SunStyle, based in Switzerland, has been manufacturing its diamond-shaped solar roofing tiles since 2007, with hundreds of installations around the world. The company expanded its European operations and project pipeline with new offices in Switzerland and France, and now it is entering the US market by establishing an office in Chicago, Illinois
SunStyle provides an edge-to-edge, full-coverage solar roof that integrates well with any architectural style. TheUL/IEC-certified solar roof shingles are made with monocrystalline PERC solar cells, and the company reports that are more durable than most standard roofing materials, even in harsh weather conditions. The solar tiles meet both the industry standards for solar modules and achieve the highest possible ratings for hail (FM 4473 Class 4), fire (UL 790 Class A), and wind resistance (ASTM D3161 Class F), according to SunStyle.
The solar cells are embedded into a polyvinyl acetate layer. Six millimeters of hardened solar glass protects the face of the panels; the back is protected by a layer of fire resistant Tedlar (polyvinyl fluoride). Because the edges of the tiles are sealed to keep out moisture — much like a glass-glass solar panel — aluminum framing on the panel is not necessary. The polyvinyl layer is a highly textured “prismatic” surface, which traps photons within the solar panel that would normally escape from traditional flat solar panels. The result is an increase in the solar panel’s generation.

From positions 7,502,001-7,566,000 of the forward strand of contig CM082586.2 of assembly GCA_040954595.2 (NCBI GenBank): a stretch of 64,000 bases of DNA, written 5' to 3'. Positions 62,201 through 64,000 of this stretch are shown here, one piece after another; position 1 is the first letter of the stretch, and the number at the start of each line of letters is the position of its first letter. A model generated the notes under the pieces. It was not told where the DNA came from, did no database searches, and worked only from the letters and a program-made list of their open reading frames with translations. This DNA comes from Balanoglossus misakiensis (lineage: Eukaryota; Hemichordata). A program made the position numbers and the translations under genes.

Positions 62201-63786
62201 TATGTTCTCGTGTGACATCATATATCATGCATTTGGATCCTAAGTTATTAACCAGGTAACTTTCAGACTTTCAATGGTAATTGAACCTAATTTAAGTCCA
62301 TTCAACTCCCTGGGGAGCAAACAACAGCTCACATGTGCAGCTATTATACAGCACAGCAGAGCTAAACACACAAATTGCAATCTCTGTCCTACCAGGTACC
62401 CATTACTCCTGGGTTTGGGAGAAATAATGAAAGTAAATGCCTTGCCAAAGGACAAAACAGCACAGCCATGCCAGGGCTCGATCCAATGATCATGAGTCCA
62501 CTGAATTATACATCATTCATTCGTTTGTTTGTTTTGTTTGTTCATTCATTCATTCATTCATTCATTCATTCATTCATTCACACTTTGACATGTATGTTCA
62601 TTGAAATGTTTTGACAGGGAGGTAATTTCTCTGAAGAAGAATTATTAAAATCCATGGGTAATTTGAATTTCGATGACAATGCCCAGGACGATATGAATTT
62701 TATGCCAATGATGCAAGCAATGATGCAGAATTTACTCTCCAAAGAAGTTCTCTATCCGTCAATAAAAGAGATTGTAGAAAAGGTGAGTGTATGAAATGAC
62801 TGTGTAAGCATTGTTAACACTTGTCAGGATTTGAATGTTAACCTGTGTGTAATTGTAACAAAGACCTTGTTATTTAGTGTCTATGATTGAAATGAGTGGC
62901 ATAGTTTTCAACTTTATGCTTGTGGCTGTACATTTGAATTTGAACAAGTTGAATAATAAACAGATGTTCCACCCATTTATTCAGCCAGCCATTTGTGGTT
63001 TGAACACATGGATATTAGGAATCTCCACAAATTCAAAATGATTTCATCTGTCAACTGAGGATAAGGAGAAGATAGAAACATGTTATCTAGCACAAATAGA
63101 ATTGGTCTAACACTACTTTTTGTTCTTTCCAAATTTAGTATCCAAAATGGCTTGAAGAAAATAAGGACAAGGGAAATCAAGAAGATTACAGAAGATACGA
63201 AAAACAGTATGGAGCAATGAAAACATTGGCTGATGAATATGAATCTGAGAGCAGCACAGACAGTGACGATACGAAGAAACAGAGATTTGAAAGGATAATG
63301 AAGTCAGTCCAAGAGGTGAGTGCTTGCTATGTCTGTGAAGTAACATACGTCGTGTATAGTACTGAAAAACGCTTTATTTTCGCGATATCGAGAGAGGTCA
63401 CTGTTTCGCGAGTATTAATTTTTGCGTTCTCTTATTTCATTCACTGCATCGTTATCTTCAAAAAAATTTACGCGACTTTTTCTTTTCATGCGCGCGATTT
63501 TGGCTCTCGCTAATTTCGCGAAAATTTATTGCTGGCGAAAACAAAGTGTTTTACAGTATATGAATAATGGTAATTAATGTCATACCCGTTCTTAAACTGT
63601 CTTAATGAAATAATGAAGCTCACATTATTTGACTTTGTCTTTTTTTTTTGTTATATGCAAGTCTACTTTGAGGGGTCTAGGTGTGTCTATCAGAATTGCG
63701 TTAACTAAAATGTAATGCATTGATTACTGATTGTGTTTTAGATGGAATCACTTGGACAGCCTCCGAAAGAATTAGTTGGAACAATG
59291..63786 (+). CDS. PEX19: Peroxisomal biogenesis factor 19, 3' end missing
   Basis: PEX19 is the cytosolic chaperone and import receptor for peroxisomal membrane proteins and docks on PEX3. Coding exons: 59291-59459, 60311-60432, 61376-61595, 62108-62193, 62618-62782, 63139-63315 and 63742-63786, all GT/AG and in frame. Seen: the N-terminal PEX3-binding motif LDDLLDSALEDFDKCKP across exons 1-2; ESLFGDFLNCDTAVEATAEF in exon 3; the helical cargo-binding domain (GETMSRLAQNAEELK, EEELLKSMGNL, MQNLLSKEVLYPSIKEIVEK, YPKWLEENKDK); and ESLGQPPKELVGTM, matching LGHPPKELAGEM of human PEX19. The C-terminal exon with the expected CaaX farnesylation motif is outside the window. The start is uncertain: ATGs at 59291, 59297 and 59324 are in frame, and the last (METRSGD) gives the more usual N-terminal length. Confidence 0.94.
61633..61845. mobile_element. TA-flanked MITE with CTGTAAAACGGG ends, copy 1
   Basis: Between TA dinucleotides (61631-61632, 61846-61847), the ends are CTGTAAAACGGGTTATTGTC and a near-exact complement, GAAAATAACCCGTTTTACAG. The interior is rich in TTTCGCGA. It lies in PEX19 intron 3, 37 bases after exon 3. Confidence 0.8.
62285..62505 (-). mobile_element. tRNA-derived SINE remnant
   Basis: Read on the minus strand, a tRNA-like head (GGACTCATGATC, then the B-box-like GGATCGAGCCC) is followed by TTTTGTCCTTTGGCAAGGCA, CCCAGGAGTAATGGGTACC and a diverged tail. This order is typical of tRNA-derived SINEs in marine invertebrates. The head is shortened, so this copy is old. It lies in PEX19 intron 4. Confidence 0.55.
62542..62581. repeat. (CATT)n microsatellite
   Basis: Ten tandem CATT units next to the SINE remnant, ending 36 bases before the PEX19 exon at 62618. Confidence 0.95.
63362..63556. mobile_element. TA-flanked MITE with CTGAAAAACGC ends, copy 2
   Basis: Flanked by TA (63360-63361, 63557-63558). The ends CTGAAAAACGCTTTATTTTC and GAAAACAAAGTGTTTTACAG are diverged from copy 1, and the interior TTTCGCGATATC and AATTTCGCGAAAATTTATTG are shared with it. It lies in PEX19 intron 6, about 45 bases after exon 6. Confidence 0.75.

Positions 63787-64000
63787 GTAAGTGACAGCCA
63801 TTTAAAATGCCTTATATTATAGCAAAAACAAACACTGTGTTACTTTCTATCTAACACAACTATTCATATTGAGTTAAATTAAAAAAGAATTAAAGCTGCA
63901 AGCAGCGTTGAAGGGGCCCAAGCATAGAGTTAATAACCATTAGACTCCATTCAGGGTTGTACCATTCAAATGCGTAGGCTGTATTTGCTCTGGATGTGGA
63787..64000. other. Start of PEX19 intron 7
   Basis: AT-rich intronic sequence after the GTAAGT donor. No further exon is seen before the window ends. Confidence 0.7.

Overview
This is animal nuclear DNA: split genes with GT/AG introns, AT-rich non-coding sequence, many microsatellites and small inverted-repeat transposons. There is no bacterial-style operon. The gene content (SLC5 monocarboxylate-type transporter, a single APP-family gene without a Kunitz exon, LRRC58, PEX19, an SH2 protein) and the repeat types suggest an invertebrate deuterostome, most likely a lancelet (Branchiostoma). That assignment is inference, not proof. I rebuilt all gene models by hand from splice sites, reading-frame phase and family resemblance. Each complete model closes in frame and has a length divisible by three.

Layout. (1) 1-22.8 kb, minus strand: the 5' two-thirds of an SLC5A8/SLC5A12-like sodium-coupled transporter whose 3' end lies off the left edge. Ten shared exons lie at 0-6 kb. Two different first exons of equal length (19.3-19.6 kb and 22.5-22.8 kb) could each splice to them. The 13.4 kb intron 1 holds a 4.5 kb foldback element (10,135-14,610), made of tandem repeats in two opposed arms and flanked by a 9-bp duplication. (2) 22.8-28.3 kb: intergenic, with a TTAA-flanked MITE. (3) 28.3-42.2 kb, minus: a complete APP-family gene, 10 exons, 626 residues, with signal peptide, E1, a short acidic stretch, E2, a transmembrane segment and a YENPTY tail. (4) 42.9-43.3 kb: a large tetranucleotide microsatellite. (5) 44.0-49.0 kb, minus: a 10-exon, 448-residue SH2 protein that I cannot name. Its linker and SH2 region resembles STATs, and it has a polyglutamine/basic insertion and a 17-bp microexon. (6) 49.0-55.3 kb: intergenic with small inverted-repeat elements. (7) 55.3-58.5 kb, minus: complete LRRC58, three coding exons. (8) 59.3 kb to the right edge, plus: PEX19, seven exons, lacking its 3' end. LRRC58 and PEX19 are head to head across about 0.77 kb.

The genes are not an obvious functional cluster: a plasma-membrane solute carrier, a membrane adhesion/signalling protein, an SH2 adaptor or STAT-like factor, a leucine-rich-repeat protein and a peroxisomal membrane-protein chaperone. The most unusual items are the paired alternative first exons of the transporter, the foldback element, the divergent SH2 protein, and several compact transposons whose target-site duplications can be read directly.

The company has already completed a few installations in the US, the most notable being a 7MW system on four rooftops on the Google campus in Mountainview, California, where 90,000 individual solar shingles generate enough electricity to cover around 40% of the electricity use in the buildings, known as Bay View and Charleston East.
“As Americans continue to embrace solar at a rapid rate, we believe it is the perfect time to make our solar roof available to the U.S. market,” said Gene Rosendale, CEO of SunStyle.
Despite uncertainty in the US solar market, strong forecasts are enticing companies like SunStyle to enter the market. Wood Mackenzie, for example, forecast that the solar industry will continue to break annual installation records every year for the next three years before the investment tax credit (ITC) fully phases down under current law.
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